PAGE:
Psalm 119:15 instructs believers to “meditate on [God’s] precepts and consider [God’s] ways.” On Ash Wednesday, the first day of the Lenten season of reflection and meditation, it seems appropriate to ask what exactly it means to “meditate on God’s Word.” Here’s how the Questions Answered newsletter answers that question.
Meditation is a combination of reviewing, repeating, reflecting, thinking, analyzing, feeling and even enjoying. It is a physical, intellectual and emotional activity—it involves our whole being.
In some ways, meditation doesn’t easily fit into Western culture. We value action and busyness more than stopping and considering. The author of this psalm was from another time and culture, one with a tradition that valued meditation. As a result, meditation came more naturally for him and others with his Middle Eastern background. We have to overcome some cultural obstacles to learn to meditate.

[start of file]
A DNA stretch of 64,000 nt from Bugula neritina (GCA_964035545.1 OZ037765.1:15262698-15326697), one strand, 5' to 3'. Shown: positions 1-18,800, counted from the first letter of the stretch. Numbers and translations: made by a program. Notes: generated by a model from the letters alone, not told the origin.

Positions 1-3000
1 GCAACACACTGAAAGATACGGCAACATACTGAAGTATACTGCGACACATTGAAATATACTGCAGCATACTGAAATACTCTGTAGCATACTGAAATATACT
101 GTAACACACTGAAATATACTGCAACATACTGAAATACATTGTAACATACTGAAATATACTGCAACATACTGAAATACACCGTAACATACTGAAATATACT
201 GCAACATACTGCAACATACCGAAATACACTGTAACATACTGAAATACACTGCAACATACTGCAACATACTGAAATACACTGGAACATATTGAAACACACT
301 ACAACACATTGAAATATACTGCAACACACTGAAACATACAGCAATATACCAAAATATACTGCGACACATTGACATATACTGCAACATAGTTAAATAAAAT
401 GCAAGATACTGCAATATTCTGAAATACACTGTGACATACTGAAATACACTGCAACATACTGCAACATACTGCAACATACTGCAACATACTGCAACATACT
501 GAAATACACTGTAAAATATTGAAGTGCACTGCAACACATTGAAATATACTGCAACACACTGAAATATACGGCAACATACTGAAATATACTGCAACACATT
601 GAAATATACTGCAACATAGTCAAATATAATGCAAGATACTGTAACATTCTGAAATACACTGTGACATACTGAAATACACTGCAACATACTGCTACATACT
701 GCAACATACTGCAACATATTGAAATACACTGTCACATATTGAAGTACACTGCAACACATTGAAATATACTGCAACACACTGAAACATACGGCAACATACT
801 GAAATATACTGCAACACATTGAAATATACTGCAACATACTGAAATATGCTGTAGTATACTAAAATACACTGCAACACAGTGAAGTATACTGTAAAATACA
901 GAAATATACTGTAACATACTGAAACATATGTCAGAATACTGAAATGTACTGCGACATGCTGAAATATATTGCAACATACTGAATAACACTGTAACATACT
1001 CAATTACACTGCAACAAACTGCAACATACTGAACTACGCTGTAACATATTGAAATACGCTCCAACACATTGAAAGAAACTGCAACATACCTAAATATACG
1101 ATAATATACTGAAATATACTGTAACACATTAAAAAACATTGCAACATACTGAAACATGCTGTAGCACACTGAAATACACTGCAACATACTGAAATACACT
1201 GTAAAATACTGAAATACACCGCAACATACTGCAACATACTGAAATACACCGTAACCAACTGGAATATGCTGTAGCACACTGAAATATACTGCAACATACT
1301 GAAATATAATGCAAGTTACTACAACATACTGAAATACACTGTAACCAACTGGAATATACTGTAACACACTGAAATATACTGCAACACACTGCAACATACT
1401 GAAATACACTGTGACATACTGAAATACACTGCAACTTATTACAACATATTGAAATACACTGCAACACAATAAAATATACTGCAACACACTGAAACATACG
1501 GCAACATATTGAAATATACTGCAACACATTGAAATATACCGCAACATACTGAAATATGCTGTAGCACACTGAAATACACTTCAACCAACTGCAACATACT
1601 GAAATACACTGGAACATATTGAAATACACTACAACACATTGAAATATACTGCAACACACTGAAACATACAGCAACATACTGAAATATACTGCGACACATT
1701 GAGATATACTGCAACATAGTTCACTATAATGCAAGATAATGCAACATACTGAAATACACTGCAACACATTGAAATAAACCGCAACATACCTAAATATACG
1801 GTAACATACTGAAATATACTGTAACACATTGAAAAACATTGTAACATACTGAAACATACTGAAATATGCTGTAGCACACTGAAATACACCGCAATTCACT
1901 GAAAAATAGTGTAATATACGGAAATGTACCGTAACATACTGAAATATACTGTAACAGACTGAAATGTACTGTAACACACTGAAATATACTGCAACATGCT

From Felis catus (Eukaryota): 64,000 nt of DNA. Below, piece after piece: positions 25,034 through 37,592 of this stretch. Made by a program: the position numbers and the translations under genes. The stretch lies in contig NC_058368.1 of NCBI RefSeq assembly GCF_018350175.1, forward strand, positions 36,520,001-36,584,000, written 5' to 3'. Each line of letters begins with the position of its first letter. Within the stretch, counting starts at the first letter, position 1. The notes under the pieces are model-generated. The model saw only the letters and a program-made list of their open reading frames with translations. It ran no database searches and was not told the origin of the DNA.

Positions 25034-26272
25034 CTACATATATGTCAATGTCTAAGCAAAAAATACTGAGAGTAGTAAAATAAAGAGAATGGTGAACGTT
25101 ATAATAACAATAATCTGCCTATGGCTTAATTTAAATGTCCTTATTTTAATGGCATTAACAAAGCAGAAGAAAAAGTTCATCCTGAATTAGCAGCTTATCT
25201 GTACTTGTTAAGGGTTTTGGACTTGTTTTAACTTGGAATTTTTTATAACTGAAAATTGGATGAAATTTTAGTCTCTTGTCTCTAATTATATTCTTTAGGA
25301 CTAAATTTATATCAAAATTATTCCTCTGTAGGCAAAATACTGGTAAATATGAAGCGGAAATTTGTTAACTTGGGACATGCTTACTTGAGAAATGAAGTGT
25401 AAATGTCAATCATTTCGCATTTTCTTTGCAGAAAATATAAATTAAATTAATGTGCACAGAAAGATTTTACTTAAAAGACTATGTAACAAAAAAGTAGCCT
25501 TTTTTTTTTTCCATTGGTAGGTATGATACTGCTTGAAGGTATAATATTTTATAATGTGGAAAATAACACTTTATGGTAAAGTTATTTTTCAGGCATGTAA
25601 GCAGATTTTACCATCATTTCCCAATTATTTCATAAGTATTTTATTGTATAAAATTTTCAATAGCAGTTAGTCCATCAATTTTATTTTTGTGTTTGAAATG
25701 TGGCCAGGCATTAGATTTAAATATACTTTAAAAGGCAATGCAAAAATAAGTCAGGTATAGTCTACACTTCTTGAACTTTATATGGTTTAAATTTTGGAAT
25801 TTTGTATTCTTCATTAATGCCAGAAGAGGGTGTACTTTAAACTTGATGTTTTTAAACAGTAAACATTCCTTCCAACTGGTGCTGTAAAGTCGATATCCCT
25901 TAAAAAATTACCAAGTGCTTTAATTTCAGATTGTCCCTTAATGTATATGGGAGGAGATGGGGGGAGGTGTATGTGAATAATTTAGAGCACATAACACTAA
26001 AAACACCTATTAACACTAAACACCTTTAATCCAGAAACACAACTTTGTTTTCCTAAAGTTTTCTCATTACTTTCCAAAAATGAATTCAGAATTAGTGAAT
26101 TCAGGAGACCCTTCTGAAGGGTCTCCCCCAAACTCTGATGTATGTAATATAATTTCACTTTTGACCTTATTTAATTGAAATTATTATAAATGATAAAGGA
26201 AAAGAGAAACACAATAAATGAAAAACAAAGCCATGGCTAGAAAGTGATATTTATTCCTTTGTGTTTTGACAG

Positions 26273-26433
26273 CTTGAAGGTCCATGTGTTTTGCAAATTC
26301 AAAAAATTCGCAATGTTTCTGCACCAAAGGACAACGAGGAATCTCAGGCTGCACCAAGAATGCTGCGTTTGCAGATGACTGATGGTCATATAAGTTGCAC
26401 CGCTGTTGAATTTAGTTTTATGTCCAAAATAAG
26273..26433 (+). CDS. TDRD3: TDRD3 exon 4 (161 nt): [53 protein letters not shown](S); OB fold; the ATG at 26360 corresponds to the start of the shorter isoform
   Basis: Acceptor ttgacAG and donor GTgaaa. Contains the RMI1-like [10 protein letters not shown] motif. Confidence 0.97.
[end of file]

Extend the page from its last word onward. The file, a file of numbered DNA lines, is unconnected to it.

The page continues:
There are many ways to meditate on God’s Word. Some possibilities include:
- Take time to read a verse or passage over and over.
- Begin to memorize all or part of it.
- Listen—quiet your heart to allow the Holy Spirit to speak to you through God’s Word.
- Consider how it fits with the rest of the Bible and life in general.
- Become emotionally involved—allow yourself to feel what God feels, his desires expressed through his words.
- Move from meditation to application—connect your thoughts to action. Consider how the truth and power of the Word of God should affect your behavior.